Many of us traveled home for the holidays to visit Mom and Dad. This time spent together comes once a year and is a special time, filled with holiday excitement and cheer. But, did you notice signs that something was “off” about your aging loved one?
Did Mom Seem Different This Year?
It can be difficult to recognize some of the signs that an aging loved one may need additional assistance. Many of these changes in behavior can happen subtly and gradually. Sometimes, you may not notice these warnings until later, once you have returned home and the excitement of the holiday season has subsided. It is also common to dismiss some of these clues as normal signs of aging.
Use this checklist as a starting point for evaluating your aging parent’s needs:
- Changed eating habits, resulting in losing weight, having no appetite, or missing meals.
- Neglected personal hygiene, including wearing dirty clothes and having body odor, bad breath, neglected nails and teeth, or sores on the skin.
- Neglected their home, with a noticeable change in cleanliness and sanitation.
- Exhibited inappropriate behavior, such as being unusually loud, quiet, paranoid, or agitated, or making phone calls at all hours.
- Changed relationship patterns, causing friends and neighbors to express concerns.
- Decreased or stopped participating in activities that were once important to them, such as bridge or a book club, dining with friends, or attending religious services.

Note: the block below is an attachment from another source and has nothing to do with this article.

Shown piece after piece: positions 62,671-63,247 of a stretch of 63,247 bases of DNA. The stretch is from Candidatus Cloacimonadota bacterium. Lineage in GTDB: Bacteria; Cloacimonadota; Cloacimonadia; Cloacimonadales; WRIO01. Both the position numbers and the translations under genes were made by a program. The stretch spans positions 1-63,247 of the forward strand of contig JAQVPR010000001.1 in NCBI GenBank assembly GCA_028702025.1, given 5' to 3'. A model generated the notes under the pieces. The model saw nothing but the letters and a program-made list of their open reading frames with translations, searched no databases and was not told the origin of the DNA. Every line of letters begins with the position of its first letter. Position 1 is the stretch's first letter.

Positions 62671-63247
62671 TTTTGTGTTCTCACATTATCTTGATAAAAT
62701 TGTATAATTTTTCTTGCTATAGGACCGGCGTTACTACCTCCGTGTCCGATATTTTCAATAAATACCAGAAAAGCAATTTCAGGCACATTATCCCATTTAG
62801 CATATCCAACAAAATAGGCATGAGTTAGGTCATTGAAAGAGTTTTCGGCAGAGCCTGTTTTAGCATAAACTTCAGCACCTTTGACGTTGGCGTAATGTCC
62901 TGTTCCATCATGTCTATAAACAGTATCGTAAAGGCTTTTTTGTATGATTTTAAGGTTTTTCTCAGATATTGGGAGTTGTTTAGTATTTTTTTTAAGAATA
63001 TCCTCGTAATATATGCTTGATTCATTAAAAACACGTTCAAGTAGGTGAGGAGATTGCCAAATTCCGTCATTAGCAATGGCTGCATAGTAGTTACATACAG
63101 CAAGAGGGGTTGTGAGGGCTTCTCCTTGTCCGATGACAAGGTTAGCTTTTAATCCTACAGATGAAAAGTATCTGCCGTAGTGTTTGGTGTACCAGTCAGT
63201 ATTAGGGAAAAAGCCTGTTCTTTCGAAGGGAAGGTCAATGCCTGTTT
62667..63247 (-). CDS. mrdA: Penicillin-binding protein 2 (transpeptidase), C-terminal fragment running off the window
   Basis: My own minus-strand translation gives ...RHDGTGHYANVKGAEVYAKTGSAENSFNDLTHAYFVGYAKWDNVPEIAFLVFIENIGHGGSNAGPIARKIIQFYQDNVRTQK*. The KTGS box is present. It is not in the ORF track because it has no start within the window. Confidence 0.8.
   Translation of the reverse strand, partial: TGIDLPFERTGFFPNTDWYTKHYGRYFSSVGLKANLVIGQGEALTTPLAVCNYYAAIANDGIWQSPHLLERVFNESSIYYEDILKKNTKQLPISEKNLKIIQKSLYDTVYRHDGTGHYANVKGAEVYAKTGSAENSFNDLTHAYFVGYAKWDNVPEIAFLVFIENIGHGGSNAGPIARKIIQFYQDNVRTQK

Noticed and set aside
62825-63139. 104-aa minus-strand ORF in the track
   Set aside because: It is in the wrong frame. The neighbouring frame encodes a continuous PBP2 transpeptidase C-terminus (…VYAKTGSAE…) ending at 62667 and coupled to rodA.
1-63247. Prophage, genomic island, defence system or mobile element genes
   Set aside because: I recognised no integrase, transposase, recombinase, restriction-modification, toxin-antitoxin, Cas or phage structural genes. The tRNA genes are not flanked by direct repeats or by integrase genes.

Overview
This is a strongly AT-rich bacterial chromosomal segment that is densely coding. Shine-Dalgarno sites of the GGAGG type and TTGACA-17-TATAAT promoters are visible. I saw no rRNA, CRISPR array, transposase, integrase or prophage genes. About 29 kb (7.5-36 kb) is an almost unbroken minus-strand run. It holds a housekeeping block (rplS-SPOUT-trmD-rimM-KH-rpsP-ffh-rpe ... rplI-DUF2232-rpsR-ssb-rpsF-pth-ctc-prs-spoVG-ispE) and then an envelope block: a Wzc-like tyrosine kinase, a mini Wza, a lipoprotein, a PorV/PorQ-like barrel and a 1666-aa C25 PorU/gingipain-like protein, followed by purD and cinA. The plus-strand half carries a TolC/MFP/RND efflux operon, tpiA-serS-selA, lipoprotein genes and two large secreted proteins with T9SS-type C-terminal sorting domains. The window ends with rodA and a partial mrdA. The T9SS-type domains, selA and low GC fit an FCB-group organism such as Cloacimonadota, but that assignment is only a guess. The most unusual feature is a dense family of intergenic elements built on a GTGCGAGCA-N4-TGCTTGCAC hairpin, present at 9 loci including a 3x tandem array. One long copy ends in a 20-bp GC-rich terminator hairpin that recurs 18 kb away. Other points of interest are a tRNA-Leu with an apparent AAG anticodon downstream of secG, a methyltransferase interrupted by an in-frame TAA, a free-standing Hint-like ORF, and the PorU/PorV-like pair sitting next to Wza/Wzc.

- Exhibited forgetfulness, resulting in unopened mail, piling of newspapers, not filling their prescriptions, or missing appointments.
- Mishandled finances, such as not paying bills, losing money, paying bills twice or more, or hiding money. Made unusual purchases, such as buying more than one subscription to the same magazine, entering an unusually large number of contests, or increasing purchases from television advertisements.
You’ve Seen the Signs—Now What?
We all want our parents to remain in their home for as long as possible, and seniors feel the same way. In fact, 89% of seniors say the ability to age in place – or live independently and remain in one’s home – is very important, but more than half of those surveyed (53%) are concerned with their ability to do so.¹
If a large distance separates you from your aging loved one, or if you don’t have the chance to spend time with them as often as you’d like, hiring an in-home caregiver can ensure that they receive the daily care they need. A little extra help with housework, cooking and errands may be all that the senior in your life needs, or they could need a more intensive care plan that includes personal care. Whatever the needs, in-home caregivers can be the solution to keeping your loved one happy, healthy and at home.
¹Aging in Place in America,” commissioned by Clarity and The EAR Foundation, 2007.